The Alouettes' decision to return to the venue was problematic because the team was being sponsored by the Labatt Brewing Company and the stadium shared the name of its major competitor, Molson, though not named for it. Eventually, the team chose to change sponsors and have been sponsored by Budweiser since 2014. In 2004, The Alouettes installed a FieldTurf surface at Molson Stadium replacing the old-style Astroturf.


Molson Stadium has been renovated and expanded, adding nearly 5,000 seats in time for the 2010 CFL season. [7] The project to see the smallest CFL stadium increase to a seating capacity of 25,012 cost $29.4 million. [8] Eleven rows were removed from the south side of the stadium to construct a second tier and add the majority of the new seats, about 3,800. Also, temporary bleachers in the east end-zone were replaced with 1,500 permanent seats, a new section was added to the northeast corner, and 19 new private suites were constructed. The cost of the renovations were shared by the Quebec government ($19.3 million), the city of Montreal ($4 million), and Robert Wetenhall, the Alouettes' owner ($6,023,935). [9] [10] [11]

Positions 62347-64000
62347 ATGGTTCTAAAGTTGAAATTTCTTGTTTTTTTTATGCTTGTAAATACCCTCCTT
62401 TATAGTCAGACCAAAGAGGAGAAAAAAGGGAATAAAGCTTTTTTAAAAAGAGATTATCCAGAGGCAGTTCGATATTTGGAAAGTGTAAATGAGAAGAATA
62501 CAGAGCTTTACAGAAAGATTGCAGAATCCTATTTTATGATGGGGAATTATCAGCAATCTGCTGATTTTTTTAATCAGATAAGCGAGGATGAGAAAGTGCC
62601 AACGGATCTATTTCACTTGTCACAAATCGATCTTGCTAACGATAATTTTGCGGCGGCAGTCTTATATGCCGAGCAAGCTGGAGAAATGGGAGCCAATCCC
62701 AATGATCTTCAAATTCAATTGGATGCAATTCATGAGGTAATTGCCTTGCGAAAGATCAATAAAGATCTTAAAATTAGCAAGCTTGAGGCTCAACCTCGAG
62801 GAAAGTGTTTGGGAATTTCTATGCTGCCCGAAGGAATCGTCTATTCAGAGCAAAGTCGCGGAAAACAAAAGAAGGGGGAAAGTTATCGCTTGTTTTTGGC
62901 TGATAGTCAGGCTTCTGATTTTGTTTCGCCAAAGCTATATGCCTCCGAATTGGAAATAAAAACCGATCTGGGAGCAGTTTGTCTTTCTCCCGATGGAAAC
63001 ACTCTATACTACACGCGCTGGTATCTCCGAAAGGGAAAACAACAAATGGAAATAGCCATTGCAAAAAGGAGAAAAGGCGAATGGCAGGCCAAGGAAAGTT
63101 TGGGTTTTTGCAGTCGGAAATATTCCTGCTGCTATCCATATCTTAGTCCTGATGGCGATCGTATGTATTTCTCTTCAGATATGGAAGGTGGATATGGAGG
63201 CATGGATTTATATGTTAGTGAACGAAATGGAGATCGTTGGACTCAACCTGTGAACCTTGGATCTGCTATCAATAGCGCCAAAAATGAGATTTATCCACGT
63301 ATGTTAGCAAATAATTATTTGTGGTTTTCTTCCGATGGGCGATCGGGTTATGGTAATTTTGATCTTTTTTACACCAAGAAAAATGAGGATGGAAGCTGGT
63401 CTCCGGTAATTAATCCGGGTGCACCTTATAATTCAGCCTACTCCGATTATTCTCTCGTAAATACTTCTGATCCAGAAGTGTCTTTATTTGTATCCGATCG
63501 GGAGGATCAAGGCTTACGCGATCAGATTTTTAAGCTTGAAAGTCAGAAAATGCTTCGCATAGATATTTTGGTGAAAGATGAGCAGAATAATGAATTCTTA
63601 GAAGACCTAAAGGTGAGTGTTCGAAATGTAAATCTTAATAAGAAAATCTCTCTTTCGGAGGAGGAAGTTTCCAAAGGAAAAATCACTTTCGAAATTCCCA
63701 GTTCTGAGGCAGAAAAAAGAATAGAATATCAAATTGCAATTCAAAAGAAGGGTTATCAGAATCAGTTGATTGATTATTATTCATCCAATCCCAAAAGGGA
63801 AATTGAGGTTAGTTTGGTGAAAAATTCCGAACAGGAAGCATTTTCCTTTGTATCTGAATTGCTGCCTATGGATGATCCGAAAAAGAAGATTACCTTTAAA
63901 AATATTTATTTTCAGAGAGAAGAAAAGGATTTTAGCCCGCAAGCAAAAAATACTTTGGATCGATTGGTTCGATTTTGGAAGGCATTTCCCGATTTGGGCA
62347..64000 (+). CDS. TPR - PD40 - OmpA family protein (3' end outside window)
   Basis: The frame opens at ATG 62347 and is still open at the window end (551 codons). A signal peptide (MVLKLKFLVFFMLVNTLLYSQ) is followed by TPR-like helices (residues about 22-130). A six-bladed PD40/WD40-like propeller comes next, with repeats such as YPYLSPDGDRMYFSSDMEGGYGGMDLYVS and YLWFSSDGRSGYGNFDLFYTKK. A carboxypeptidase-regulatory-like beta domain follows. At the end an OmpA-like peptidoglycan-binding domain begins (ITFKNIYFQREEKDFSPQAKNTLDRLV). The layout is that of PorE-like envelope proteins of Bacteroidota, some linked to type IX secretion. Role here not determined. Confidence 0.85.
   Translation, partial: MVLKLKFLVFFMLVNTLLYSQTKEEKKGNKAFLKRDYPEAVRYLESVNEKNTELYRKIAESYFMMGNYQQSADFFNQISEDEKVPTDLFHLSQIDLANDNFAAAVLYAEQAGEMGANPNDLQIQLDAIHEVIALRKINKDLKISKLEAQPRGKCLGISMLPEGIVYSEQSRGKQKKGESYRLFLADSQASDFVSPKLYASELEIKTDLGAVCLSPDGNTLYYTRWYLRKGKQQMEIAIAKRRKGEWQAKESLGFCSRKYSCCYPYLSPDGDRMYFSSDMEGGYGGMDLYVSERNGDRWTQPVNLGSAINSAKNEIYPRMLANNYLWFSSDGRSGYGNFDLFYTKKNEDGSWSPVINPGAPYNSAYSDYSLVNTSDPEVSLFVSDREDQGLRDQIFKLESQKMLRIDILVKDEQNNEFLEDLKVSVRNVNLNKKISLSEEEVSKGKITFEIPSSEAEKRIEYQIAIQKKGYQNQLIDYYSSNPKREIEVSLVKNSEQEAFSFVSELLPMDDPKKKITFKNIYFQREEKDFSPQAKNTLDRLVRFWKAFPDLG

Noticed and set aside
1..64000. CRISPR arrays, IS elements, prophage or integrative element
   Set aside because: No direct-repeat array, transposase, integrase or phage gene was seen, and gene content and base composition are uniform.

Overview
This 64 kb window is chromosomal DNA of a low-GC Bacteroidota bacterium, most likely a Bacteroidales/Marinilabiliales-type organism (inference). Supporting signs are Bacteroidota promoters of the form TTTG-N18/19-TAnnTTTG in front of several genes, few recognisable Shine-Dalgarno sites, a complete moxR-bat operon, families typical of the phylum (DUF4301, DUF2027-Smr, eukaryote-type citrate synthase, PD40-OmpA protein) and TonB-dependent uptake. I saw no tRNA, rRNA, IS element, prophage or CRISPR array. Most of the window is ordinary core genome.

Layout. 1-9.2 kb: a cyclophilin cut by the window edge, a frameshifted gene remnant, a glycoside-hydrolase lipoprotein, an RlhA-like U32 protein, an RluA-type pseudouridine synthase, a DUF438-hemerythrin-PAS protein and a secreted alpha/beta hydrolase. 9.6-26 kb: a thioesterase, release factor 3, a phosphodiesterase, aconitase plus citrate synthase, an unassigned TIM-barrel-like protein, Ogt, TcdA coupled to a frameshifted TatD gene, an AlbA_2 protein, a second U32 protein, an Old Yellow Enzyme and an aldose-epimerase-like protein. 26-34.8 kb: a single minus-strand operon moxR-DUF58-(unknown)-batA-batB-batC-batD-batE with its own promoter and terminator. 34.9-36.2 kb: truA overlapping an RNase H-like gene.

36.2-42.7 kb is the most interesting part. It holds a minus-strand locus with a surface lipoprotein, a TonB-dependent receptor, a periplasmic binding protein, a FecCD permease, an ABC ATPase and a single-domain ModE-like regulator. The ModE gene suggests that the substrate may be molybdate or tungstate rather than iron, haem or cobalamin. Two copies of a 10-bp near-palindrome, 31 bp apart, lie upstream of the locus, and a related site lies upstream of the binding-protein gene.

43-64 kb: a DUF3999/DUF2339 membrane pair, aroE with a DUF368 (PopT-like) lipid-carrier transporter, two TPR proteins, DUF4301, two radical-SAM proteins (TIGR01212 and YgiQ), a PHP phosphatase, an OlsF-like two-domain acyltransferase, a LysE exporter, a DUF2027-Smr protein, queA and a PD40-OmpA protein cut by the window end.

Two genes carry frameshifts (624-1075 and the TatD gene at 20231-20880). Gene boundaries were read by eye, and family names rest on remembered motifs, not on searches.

Because the playing surface is surrounded by a running track, the full 65-yard width and 20-yard length of the end zones is not available at the two end lines. However, the full width is available for more than half of each end zone, with the only missing pieces being the relatively small bits off the corners. Since the 2014 CFL season, it is the only stadium in the CFL to cut the corners on the end zones after Edmonton's Commonwealth Stadium squared off theirs.

See also

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  1. 1 2 Canadian inflation numbers based on Statistics Canada tables 18-10-0005-01 (formerly CANSIM 326-0021) "Consumer Price Index, annual average, not seasonally adjusted". Statistics Canada. November 15, 2020. Retrieved November 15, 2020. and 18-10-0004-13 "Consumer Price Index by product group, monthly, percentage change, not seasonally adjusted, Canada, provinces, Whitehorse, Yellowknife and Iqaluit". Statistics Canada. Retrieved November 15, 2020.